Also see the Find A Hill database submitted by the public at large in different states describing their favorite sledding hills.

The retail price is around $300. Yes, it's a lot for a sled but considering you will be going as fast as a rocket, it's a ton cheaper than rocket fuel. You should also budget a helmet and some protective gear in case your sledding hill has trees.

When you are in Vermont, check some of the local outdoor outfitters to see if you can rent one. I know Umiak Outfitters in Stowe rents them and they can also direct you to some local sledding hills (I like the one behind the Stowe elementary school).

There is another great sled made in Vermont called the Mad River Rocketsled and I'll post an entry about them soon too.

(c) 2007 Jeff Connor Grunberg Haus
 
Unusual , VT Products
posted by  grunhaus at  15:16 | permalink



28 Feb 2007
Tree House Building Class
Here is something unusual to do this coming Sunday, March 4 at 11:00 am. It is a tree house building class at the ECHO Aquarium on the lakefront in Burlington. Bill Allen of Forever Young Treehouses will demonstrate the proper construction of a treehouse - good information to have for a spring/summer project.

(c) 2007 Jeff Connor
 
Events , Unusual
posted by  grunhaus at  22:00 | permalink



19 Jan 2007
Dog Sled Rides


Here's something your friends, neighbors, and co-workers probaly haven't done: take a dog sled ride! There are several in our north central Vermont area and no doubt there are others throughout VT. I have not compiled a list of these yet but you can ask the lodging extablishment where you plan to stay.

By way of example, I got an email today from Rob Farley at October Siberians who was excited about the fact that we now have enough snow for him to start up his dog sled rides. He has rides in some great areas including Little River State Park in Waterbury, Mount Mansfield State Forest in Stowe, as well as South Lincoln and Ripton Vermont. Rob has links to detailed trip descriptions on his web site. He's flexible with his trips and is happy to work with you on creating a special trip plan if you wish.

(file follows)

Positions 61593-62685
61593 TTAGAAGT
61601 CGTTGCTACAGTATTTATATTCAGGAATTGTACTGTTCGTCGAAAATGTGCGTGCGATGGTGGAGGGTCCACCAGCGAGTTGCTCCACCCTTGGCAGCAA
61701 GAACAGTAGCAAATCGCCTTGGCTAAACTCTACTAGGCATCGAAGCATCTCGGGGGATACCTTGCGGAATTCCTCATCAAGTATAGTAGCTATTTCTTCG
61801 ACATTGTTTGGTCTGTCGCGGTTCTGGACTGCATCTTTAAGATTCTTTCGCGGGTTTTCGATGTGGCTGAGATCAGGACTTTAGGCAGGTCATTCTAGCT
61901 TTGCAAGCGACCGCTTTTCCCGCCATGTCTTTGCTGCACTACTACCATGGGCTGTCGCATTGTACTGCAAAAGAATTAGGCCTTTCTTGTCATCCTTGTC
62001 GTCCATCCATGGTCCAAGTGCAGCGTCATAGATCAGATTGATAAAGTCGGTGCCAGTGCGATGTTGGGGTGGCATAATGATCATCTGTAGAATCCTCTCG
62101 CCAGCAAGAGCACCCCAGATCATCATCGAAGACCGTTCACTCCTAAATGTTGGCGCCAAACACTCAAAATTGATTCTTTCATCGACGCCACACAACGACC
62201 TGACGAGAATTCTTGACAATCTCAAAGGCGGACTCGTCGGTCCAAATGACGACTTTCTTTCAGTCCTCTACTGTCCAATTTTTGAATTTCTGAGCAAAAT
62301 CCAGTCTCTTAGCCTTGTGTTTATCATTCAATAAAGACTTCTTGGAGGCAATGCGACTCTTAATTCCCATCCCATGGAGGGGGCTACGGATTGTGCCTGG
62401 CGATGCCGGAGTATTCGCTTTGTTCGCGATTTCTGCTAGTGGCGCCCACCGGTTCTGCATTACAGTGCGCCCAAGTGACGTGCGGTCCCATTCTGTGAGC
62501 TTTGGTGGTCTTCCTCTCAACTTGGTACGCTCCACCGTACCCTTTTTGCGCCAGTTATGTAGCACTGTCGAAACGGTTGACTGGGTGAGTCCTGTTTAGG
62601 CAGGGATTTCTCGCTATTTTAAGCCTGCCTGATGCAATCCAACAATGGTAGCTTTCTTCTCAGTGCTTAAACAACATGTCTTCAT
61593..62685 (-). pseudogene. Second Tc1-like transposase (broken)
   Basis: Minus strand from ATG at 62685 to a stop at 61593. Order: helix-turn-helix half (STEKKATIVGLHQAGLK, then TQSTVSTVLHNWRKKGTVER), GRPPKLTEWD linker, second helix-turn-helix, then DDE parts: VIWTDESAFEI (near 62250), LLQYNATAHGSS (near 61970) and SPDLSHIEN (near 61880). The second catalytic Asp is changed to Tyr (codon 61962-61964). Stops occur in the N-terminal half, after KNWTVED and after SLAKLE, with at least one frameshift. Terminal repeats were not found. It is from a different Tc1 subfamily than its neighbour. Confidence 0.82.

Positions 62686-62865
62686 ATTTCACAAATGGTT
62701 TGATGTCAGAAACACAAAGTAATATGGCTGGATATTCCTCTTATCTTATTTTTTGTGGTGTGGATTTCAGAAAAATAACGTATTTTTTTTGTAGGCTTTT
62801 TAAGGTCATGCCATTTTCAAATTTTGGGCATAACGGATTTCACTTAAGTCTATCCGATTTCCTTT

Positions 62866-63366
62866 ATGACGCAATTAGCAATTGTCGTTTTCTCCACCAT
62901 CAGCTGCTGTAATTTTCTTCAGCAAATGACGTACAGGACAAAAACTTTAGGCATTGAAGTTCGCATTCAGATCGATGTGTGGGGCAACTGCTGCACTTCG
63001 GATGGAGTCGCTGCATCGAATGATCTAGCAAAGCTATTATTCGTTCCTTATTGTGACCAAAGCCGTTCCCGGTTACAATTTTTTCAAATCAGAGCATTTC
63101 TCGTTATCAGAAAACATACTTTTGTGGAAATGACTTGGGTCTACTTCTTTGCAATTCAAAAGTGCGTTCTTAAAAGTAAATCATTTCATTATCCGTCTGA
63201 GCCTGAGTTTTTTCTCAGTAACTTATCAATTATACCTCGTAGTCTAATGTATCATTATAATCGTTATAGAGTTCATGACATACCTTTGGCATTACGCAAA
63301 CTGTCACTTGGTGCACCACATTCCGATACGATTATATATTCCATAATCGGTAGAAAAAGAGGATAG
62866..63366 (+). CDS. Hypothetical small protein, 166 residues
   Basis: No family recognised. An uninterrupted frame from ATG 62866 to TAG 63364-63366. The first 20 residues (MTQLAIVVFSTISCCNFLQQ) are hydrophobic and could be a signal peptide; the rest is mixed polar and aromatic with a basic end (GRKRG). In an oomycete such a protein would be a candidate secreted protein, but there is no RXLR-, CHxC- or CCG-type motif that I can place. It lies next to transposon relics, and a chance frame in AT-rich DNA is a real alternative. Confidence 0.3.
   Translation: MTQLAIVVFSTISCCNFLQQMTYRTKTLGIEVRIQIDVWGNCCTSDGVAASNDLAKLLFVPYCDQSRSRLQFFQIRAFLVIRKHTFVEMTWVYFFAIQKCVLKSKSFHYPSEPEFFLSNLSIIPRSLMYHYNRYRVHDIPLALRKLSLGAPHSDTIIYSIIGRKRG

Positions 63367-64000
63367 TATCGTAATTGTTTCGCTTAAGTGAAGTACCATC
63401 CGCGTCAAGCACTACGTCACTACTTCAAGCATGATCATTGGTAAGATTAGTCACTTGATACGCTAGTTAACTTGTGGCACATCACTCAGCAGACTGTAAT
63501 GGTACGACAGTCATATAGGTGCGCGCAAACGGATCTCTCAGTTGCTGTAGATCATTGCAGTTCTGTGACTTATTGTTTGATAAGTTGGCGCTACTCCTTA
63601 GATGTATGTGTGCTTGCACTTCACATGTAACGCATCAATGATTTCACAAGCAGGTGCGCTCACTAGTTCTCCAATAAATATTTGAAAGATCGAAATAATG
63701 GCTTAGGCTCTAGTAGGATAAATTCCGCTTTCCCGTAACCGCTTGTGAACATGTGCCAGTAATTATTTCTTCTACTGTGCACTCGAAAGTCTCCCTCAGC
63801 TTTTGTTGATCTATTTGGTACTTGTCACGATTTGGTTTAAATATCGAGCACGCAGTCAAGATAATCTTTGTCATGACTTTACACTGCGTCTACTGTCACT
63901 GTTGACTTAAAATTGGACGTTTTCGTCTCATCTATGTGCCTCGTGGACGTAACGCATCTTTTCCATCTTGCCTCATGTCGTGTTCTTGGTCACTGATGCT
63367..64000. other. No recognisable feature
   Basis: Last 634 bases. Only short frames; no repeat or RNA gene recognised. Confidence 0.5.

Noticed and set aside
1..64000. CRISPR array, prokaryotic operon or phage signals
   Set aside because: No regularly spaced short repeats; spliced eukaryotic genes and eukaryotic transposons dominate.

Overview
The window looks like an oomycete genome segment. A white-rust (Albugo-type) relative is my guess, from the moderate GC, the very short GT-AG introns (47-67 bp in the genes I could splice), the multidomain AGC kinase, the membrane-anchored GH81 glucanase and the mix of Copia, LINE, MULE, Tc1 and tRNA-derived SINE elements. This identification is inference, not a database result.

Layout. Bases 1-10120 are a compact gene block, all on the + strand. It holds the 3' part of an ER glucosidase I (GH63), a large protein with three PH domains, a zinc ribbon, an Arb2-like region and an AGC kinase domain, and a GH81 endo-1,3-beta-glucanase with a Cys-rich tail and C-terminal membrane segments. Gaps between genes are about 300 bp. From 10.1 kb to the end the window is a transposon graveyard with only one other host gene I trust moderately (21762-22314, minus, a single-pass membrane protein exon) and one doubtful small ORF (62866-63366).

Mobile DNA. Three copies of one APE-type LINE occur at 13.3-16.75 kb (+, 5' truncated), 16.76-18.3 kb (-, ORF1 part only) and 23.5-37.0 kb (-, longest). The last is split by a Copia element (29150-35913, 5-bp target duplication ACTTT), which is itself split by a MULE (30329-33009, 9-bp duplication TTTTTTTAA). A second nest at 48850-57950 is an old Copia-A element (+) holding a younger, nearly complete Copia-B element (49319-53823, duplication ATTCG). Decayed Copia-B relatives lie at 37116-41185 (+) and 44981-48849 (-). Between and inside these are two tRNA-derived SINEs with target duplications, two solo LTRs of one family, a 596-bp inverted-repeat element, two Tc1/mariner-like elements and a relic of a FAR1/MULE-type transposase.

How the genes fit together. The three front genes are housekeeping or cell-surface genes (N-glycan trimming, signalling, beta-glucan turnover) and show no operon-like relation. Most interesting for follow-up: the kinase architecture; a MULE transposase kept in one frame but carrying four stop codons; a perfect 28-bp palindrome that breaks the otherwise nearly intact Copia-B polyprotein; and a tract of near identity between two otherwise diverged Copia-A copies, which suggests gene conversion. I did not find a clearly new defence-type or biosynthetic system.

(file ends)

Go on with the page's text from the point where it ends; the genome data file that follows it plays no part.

The base rate is $250 for two people on a six to seven mile trip.

(c) 2007 Jeff Connor
 
Advice , Unusual
posted by  grunhaus at  21:04 | permalink



15 Jan 2007
Ice Bar at the Stowe Winter Carnival
The Stowe Winter Carnival is this coming weekend, Jan 19 - 21. One of the things you should make a note to see there is the ice bar being built next to Stowe's best known bar/nightclub, The Rusty Nail. It is located on Route 108, also called Mountain Road, the main road from the village out to the ski area.

About 20 tons of ice blocks are being used to build the 25 foot bar plus ice tables and chairs, two person ice throne, and a liquor luge (whatever that is) all inside eight foot tall ice walls. This bar was inspired by the winter carnival ice bars of Quebec, the Canadian province that shares a border with Vermont.

Here is a link to the Stowe Reporter newspaper which last week featured a front page photograph of the ice bar under construction. This link will be outdated in a few days when the next issue of the newspaper comes out. If you would like to see how the Quebecois do it, go to this link about the amazing Ice Hotel in Quebec City.

(c) 2007 Jeff Connor
 
Events , Unusual
posted by  grunhaus at  21:06 | permalink